Banks, Obama Face Immunity Blowback

 | Oct 19, 2011 | 4:00 PM EDT
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Two months ago, I wrote about the Obama administration's actions to get banks lending again, which started with the president refusing to nominate Elizabeth Warren as head of the newly created Consumer Financial Protection Bureau mandated by the Dodd-Frank Act. Warren strongly advocated prosecuting individual bankers and banks. Refusing to nominate her to run the entity she had created was a substantial move. As I indicated in earlier columns, this was essentially the beginning of President Obama "suing for peace."

Obama went on to remove New York Attorney General Eric Schneiderman from a group of state attorneys general crafting a federal resolution to settle the mortgage robo-signing controversy and other mortgage-related legal issues. Schneiderman, like Warren, had insisted on holding bankers and banks legally accountable. The group then floated the idea of providing banks with legal immunity from most mortgage issues if they set aside $20 billion to help homeowners who could not refinance because they were in negative equity situations. The banks did not respond, so the administration tried to force them back to the table using other legal recourses.

This gamesmanship between the public authorities and the money centers over robo-signing has been going on for about a year and a half, and both sides are oblivious to the rising social tensions that are largely attributable to the mortgage and housing crisis. The catalyst for forming the Tea Party was Rick Santelli's rant on CNBC almost three years ago about not wanting to pay for other peoples mortgages. A month ago, Occupy Wall Street began. Although the media tends to portray the two groups as opposites, the synergies between them are substantial, as highlighted by the foreclosure immunity deal (which was off the table just a few months ago).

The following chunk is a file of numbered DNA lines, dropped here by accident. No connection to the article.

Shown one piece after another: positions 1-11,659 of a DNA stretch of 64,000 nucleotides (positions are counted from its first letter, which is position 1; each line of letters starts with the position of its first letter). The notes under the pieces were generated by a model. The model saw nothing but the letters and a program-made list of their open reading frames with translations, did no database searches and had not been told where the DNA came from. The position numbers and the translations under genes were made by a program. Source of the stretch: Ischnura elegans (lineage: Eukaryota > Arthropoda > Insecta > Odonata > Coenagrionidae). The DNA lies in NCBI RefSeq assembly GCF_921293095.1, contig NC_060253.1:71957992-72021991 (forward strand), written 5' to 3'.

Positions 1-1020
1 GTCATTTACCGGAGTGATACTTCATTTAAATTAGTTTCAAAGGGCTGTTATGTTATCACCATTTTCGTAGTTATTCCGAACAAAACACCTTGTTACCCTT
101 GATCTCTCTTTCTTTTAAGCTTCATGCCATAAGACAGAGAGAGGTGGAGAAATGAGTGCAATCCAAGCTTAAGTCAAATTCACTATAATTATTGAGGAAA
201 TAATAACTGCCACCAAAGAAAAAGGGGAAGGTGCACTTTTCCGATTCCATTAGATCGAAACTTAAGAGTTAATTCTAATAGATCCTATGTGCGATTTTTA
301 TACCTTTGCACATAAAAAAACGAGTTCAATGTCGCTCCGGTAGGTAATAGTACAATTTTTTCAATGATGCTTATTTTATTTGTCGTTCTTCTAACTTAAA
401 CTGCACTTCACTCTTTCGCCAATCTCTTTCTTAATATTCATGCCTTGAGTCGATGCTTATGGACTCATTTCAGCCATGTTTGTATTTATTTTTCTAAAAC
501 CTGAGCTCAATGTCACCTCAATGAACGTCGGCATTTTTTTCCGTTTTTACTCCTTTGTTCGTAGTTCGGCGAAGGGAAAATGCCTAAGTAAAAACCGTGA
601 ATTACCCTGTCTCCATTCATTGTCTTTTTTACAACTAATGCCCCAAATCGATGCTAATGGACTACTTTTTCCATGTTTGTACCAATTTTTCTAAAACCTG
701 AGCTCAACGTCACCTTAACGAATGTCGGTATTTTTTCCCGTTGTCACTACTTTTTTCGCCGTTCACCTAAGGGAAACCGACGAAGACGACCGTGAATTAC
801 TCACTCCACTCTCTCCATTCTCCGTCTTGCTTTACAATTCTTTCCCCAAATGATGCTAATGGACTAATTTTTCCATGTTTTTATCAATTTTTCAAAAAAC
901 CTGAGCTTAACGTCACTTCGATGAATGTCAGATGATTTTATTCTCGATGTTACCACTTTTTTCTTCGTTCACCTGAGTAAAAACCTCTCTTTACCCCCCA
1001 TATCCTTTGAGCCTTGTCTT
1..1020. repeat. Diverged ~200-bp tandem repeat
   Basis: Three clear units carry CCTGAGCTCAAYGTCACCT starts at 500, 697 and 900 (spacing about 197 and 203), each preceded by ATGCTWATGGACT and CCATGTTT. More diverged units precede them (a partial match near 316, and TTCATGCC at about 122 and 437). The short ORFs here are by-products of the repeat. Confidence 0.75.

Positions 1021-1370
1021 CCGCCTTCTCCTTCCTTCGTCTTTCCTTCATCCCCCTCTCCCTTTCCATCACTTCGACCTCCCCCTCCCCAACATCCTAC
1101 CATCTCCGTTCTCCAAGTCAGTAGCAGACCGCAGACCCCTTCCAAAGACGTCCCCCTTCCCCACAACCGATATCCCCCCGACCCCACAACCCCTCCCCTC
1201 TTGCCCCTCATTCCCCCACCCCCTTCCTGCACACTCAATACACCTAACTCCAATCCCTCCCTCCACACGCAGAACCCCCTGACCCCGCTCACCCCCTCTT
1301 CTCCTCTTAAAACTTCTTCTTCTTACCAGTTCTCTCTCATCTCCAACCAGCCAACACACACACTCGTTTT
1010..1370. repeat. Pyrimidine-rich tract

Trouble Is Brewing

The group of attorneys general responsible for crafting the settlement is having a hard time reaching a consensus. California Attorney General Kamala Harris recently withdrew her state from the group over concerns that there was too much immunity for banks and too little support for homeowners. Nevertheless, the group appears ready to present something to President Obama by the end of the month that will provide banks with broad immunity from prosecution for mortgage fraud, while requiring them to set aside about $25 billion dollars for mortgage restructuring.

This is where synergies between the Tea Party and Occupy Wall Street may be realized. The expectation is that the deal will allow or require banks to reduce the principal-balance mortgages they hold as part of a loan-modification program. Put bluntly, bankers get to keep the money they stole and rich people get to steal the homes they're living in.

I have been watching out for such an event for several years. As the decline in values in the housing market have reached homes of all price ranges, the wealthy, who initially eschewed principal-balance reductions for poor and middle-class home owners, are now advocating it for themselves.


Because millions of homeowners have already lost their homes without being offered principal reductions or legitimate loan modification programs, passing legislation now that allows or requires banks to forgive mortgage debt fuels the class-warfare argument.

Corporate welfare, banker welfare and wealthy homeowner welfare with nothing for the taxpayer or the average citizen -- that's what the Tea Party and Occupy Wall Street are going to see in this legislation. That is going to blow back to the banks and the Obama administration.

The money centers with the largest exposure to residential mortgages, especially jumbos, are Wells Fargo (WFC), Bank of America (BAC), and JPMorgan Chase (JPM). The money centers as a whole will probably rally initially on the news, and then sell off on the public outcry.

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